TST is designed primarily for code validation and not for data validation. There are some downsides in using TST for data validation (see below).
The question is: What kind of ETL jobs are we talking about? Are those actual production mode ETL jobs with real data or test ETL jobs where you seed the data for the purpose of exercising test scenarios? From your description I assume we are talking about
the first case: production mode ETL jobs.
The first case: If your goal is to make sure that production data is in good shape and you want to validate production data that results after ETL jobs are run. Using TST for this scenario has one important downside: One individual TST test procedure will
stop at the first assert that fails. This means that if you have a test that has several asserts you will only be able to see the first failure and not be sure about the rest. Also I imagine that after you run the ETL you not only want to see if a certain
relation is broken but you want to see in how many places and where are those places (as in how many rows and which rows). That may also be cumbersome to do with TST.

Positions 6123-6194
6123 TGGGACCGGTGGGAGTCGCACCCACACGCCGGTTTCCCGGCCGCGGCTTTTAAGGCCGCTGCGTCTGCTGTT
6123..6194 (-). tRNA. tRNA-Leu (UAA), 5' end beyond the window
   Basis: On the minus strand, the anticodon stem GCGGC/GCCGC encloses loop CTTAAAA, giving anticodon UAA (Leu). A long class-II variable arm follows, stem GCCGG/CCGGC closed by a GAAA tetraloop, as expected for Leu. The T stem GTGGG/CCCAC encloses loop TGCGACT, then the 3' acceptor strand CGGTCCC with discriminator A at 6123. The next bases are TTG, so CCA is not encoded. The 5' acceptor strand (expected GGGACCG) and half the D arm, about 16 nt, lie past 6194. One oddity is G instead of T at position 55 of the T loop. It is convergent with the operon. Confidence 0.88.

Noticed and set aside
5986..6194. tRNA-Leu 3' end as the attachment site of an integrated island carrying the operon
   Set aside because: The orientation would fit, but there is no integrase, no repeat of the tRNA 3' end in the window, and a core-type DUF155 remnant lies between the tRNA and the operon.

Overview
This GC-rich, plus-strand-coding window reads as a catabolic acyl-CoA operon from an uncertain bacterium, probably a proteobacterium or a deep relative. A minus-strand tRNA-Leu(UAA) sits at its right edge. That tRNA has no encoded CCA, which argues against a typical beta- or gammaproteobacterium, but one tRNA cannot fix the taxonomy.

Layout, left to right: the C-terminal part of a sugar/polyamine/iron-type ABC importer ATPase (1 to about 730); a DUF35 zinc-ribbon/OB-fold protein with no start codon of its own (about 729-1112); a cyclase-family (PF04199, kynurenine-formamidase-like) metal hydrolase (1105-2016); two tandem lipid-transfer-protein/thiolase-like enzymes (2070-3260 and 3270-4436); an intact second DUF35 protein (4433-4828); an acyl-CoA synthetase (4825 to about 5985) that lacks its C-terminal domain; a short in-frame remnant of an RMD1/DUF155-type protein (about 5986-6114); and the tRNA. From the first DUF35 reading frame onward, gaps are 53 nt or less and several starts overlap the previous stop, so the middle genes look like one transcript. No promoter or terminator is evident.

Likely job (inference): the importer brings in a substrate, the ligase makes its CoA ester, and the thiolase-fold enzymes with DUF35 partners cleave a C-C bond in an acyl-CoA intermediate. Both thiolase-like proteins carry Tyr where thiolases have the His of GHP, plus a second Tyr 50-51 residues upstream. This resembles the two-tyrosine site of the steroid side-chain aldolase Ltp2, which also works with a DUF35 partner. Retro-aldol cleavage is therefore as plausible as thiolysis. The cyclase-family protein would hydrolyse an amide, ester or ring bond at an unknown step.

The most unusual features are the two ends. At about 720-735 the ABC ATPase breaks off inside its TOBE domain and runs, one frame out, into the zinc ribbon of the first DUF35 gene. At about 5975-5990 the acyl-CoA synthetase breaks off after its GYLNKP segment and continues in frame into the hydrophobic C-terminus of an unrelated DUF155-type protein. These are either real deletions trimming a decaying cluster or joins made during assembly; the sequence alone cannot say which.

Keep in mind that in this case, what you do is to validate particular data and you will not necessarily be able to find certain bugs that you may have in your stored procedures. And this brings us to the second case:
The second case: If your goal is to make sure that you don’t have bugs in your stored procedures. Validating data after the production ETL is run, is not a reliable way to achieve this goal. There are several issues:
1. You find out about the bug only after the data is already impacted.
2. There are bugs that code validation will catch easily and data validation will not catch at all. This is probably the worst case. You end up running with bugs that may not be discovered or are discovered by chance long time after data corruption is
introduced in production.
3. You may have bugs that will not be hit in the production for quite a while. Fixing a bug found 6 months after the system was released to production is most of the time way more difficult than fixing the bug 10 minutes after you introduced it.
If your goal is to do data validation (first case) then TST is not ideal. If your goal is to make sure that you don’t have bugs in your stored procedures (second case), TST is a good tool.